Honey bees are critical for crop pollination in the United States. The US is the first global producer of almonds and blueberries, and both of these crops require large numbers of managed honey bee colonies to maximize yields. In California, almond trees cover 1.4 million acres that supply about 70% of the demands worldwide. In Michigan, the acreage of blueberries has reached over 20,000 acres that produce about 100 million pounds of blueberries every year. The intensification of these (and many other) agricultural systems has increased the demands of honey bee colonies that need to be available for pollination services at times of the year when large acreages of these crops are in bloom. However, managed honey bee colonies in the US are dying at unsustainable rates of around 40% every year. The high number of honey bee colonies that beekeepers lose yearly has turned on the alarms about the drivers of these losses and what strategies can be used to improve the survival of managed honey bee colonies.

One of the major drivers of the decline of honey bee colonies in the United States is the lack of sufficient high-quality forage. The transformation of large amounts of acreage from natural habitat into field crops, such as corn and soy, has led to (1) increasing amounts of pesticides in the environment—which are used to control major pests that attack these crops planted in monoculture—, and (2) the decreasing availability of foraging areas for honey bees because most field crops do not provide nutritious pollen and nectar for honey bees (Otto et al. 2016 PNAS). As a result of the managed honey bee crisis, the Obama administration in 2015 wrote a Presidential Memorandum directing the creation of a Task Force to “Promote the Health of Honey Bees and Other Pollinators”. Two of the main goals of this task force included the reduction of honey bee colony losses to economically sustainable levels and the restoration of millions of acres of land for pollinators through combined public and private action. The mandate for increasing the amount of high-quality forage for managed honey bees has led to conflicts between managers of lands for conservation purposes who are concerned about competition between manage honey bees and wild bees.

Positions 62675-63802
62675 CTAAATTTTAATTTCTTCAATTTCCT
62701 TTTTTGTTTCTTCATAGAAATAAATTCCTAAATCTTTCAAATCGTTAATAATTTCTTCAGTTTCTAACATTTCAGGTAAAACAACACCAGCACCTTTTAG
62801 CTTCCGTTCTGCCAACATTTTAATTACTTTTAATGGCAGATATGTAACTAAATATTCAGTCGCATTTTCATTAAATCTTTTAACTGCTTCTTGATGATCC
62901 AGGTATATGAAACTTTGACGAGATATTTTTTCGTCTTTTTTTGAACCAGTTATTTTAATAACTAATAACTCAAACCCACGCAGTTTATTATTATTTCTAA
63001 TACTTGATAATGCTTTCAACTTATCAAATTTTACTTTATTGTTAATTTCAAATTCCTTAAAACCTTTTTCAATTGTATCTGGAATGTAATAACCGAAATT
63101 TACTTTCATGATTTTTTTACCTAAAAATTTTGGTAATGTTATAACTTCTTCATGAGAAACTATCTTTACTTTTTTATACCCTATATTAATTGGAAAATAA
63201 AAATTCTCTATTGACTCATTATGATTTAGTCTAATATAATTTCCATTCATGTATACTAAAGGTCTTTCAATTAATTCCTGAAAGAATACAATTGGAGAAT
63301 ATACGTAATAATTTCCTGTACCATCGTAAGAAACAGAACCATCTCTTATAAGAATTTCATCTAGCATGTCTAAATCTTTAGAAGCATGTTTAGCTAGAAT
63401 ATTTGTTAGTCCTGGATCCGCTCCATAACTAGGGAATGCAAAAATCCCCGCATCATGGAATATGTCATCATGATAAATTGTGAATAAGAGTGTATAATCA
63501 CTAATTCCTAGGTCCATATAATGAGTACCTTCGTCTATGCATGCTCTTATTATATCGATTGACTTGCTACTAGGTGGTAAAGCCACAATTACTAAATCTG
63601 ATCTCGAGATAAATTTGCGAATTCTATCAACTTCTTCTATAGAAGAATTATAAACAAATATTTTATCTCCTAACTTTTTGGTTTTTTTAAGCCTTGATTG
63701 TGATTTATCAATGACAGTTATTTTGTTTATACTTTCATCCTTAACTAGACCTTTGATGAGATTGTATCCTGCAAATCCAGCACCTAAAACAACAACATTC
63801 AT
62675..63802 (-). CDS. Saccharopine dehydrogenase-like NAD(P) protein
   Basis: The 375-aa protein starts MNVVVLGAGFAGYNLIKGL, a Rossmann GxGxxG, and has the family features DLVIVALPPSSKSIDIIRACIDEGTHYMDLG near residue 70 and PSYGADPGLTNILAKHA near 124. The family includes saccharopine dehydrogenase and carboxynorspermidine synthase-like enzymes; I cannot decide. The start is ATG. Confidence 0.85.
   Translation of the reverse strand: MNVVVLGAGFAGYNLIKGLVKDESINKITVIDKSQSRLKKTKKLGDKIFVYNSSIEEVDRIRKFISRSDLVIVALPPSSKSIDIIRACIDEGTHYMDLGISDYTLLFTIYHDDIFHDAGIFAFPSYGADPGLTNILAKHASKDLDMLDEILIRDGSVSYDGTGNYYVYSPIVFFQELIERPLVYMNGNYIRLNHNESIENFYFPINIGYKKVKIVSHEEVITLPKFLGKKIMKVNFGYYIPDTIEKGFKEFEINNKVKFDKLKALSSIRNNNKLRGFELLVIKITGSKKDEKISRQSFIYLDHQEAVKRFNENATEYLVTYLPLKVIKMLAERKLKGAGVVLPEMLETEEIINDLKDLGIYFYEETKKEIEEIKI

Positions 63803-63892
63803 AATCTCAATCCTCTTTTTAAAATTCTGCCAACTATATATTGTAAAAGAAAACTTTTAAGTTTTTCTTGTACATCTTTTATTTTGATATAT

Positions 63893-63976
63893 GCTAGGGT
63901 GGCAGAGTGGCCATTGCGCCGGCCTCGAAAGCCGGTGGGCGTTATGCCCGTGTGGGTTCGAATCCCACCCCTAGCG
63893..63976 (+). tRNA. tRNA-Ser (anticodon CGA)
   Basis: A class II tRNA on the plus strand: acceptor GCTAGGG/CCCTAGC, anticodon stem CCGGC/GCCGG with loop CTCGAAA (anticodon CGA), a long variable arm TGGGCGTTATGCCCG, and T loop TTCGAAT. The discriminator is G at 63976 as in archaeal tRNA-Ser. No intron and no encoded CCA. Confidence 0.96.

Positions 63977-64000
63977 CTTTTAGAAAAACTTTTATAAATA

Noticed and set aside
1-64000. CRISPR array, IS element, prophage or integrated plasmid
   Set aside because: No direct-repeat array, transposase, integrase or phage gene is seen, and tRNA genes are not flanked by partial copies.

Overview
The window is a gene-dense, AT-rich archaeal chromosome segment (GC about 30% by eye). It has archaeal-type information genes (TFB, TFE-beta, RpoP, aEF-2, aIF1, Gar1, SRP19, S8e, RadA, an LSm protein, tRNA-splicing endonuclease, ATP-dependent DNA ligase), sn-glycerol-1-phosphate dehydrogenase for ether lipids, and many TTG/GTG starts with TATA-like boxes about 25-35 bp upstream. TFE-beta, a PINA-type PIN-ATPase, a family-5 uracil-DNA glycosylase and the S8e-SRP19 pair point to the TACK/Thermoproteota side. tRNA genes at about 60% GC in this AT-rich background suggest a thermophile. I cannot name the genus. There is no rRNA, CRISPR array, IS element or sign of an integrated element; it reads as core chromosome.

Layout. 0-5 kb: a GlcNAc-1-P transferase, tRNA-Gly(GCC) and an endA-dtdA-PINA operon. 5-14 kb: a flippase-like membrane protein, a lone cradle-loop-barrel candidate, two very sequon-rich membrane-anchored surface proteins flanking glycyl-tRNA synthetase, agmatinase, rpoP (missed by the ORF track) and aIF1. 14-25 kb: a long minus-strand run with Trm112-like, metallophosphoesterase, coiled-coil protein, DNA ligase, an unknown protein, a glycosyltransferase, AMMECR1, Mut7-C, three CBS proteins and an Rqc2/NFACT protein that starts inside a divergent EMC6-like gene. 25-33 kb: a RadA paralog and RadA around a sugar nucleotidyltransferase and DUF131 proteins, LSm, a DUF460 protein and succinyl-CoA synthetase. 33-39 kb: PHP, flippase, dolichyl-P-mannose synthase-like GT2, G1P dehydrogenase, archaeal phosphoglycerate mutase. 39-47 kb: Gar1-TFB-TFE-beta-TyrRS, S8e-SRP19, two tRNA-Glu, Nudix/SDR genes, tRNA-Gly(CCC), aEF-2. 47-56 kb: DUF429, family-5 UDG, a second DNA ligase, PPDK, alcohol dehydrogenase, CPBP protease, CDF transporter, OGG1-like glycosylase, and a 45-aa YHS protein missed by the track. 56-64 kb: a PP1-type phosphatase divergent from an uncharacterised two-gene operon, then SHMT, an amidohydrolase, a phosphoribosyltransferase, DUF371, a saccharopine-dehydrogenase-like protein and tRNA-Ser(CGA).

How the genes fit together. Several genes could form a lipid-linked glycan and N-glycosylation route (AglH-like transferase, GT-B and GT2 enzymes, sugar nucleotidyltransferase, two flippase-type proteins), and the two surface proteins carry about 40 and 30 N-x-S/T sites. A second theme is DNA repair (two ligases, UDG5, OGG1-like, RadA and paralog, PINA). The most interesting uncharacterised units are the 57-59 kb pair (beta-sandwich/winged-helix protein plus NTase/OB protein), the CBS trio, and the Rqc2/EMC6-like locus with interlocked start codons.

Why would owners of conservation lands be concerned about supporting honey bees? After all, honey bees are in decline and we need to help them, right? Well, it is not that simple. Honey bees are an introduced species in the United States. They were first introduced a long time ago (early 18th Century) and have since then been naturalized in many of our ecosystems (especially in the southern US). As mentioned before, we rely on them for the pollination of many of our crops. However, honey bees have some biological traits that make very good competitors and help them be very successful species wherever they are introduced. First, honey bees use floral resources from many many different types of plants, so they can easily find food anywhere they go. Unlike many of the native bees in North America that have narrow diets, honey bees are considered food generalists. Second, honey bees are social organisms that live in large colonies (up to 80,000 individuals per colony; Figure 1) and use complex ways to communicate with nestmates and recruit them to effectively find where food is located. Every time one honey bee colony is placed in any given landscape, tens of thousands of individuals go out to forage and will collect pollen from flowers that could be used to feed 100,000 solitary wild bees (Cane and Tepedino 2017 Conservation Letters). Having a large number of bees available to pollinate flowers is precisely what an almond grower wants from managed honey bee colonies because millions of flowers are waiting to be pollinated in their farms. However, lands that are managed for conservation purposes have a different goal—supporting native bees and native plants—and even the temporary placement of honey bees into these landscapes may create a conflict.

Figure 1. Nests of social and solitary bee species. (Left) A social honey bee colony can hold up to 80,000 worker bees (Photo: Nick Sloff). (Right) A solitary mason bee nest only has one adult female per nest (Photo: Scott Famous, DoD, Bugwood.org ).